In January, the Stavros Center was having a contest for an economic essay. I, of cource, chose to write it on beekeeping in the "Southern States" ranging from Georgia, south to Florida, and west to southern California. Appearantly, they liked it given I won 1st PLACE! As a side note, the Stavros center does this sort of thing every year and has verious "educational institutions for the teaching of Economics" or something like that. Anyways, here's the essay that got me $200.00 (you can guess where I'm going to spend it...Dadant!) , free trip to Disney World (just 3 hours away by car, and dinner with the govenor and other 1st place winners for the elementary schools and middle schools also involved. Finally, here it is.
The magazine published would be honeybee related. It will appeal to a wide consumer base by providing information on whatâ€™s blooming at that given time of the year, national honey prices from the National Honey Board, a question and answer column for anything â€œbeeâ€ related, and, of course, info on how to keep bees in a warm, southern climate.
Beekeepers in the southern U.S. from Southern California to Florida, and north to Georgia, are all given unique situations and circumstances, that a magazine intended for a temperate climate would be of no help at all and in some cases would be a complete hindrance. In the southern U.S. the situations and circumstances include the Africanized honeybee, Small Hive Beetles, Varroa mites and the overheating of colonies. By providing information geared towards southern beekeepers, I exploit a mostly untapped resource that is rapidly growing as a hobby.
Southern beekeepers would be readily connected to advertisers in their area, as well as other beekeepers trying to sell honey, pollen, queens or hive parts in a wanted/for sale column. Commercial advertisers would include Dadant (which has several branch locations), various family owned, private manufactures of beekeeping equipment, honey packers, wax renderers, cosmetic manufacturers offering to purchase common cosmetic ingredients (propolis and beeswax),Queen Breeder and Package bee Producers, and companies such as ADM, which can provide truckloads (literally) of corn syrup for hive feedings; a common practice in any apiary. This magazine would be valuable to all these people because it provides reading material for beekeepers and connects companies to where their customers are.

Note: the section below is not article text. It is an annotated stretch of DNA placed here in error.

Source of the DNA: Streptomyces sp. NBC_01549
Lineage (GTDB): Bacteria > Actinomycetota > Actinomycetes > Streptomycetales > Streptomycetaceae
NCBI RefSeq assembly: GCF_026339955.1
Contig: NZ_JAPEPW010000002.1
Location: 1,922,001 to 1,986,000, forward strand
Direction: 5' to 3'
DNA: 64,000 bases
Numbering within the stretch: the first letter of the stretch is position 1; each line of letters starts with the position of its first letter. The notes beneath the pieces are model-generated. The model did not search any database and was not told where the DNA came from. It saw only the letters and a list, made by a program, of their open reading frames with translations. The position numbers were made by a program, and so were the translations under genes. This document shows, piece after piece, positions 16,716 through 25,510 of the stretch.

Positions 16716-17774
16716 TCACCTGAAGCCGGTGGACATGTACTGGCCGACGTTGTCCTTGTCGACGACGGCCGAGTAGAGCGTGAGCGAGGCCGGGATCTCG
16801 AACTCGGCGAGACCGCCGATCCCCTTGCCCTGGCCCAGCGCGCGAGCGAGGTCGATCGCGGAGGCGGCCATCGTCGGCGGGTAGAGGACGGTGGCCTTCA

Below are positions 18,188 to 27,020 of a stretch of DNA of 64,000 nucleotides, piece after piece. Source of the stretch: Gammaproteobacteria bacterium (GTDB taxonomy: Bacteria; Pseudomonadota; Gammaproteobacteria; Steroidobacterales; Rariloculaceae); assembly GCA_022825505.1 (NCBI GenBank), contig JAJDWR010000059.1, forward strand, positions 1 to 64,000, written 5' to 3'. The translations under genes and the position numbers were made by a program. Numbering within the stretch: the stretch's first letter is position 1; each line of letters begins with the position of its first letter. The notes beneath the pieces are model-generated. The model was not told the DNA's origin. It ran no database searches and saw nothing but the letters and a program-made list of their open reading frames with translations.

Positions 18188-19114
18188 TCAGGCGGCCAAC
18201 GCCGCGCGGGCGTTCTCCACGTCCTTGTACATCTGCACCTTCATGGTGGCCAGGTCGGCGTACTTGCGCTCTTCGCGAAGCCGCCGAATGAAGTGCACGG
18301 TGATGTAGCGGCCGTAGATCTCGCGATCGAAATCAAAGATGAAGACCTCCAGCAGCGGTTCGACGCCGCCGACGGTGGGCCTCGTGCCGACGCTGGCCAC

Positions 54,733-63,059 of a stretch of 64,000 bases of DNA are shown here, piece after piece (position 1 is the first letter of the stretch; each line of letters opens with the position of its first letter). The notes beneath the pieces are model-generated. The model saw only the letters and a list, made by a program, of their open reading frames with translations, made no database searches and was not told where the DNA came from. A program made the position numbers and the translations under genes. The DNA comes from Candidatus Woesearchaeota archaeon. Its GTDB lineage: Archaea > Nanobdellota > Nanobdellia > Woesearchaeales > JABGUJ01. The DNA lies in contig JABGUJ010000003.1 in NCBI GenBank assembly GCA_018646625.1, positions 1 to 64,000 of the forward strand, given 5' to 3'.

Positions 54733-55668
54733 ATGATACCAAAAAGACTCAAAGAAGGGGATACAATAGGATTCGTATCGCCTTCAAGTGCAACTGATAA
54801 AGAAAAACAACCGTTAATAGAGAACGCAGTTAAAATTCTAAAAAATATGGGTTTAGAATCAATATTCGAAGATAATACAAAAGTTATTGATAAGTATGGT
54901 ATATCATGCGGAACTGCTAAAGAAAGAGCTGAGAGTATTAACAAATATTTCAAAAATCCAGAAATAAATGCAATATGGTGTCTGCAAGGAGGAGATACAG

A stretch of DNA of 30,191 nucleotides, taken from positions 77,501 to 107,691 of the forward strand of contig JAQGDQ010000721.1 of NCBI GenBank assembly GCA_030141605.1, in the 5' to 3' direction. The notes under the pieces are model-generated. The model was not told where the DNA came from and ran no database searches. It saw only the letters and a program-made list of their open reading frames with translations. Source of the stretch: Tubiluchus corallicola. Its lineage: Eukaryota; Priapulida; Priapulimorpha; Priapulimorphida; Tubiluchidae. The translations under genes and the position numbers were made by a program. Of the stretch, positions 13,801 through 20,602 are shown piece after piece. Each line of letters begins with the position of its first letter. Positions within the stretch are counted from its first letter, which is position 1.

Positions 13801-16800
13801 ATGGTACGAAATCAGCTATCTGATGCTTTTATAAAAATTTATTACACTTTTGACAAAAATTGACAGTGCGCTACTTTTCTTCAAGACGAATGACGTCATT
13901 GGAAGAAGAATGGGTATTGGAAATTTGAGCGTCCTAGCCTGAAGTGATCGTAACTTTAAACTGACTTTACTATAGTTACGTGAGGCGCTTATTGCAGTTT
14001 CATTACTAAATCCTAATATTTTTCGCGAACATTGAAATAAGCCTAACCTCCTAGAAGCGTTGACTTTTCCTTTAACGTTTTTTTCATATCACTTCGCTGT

The competitors for this magazine include the American Bee Journal; published by Dadant, and Bee Culture; published by A.I. Root and sons. These magazines publish mostly or entirely on northern issues such as tracheal mites, the greater wax moth, preparing hives for months of snow and freezing temperatures as well as plants that provide nectar and pollen and are only prominent in northern localities.
This magazine will be profitable by providing plenty of advertising space and developing a wide consumer base. The information provided in the articles could be useful in all warm climates. It only makes sense that beekeepers in the southern U.S. need a magazine geared to the essential functions and tools to keep bees successfully.
While avoidance of being offensive in quite difficult, it will best be done by not putting anything in a religious, sexist or racist context. While this is a given, close scrutiny will be given to comments, advertisements and articles on this magazine.
In all these ways, this magazine will be successful, become a valuable resource of the Apicultural, Agricultural and cosmetic industries.
I put it in quotes to sepparate it from the other text. As one can guess, I was surprised that I won given it was such a...."unique" responce to the essay topic. May 19th shall be a great day!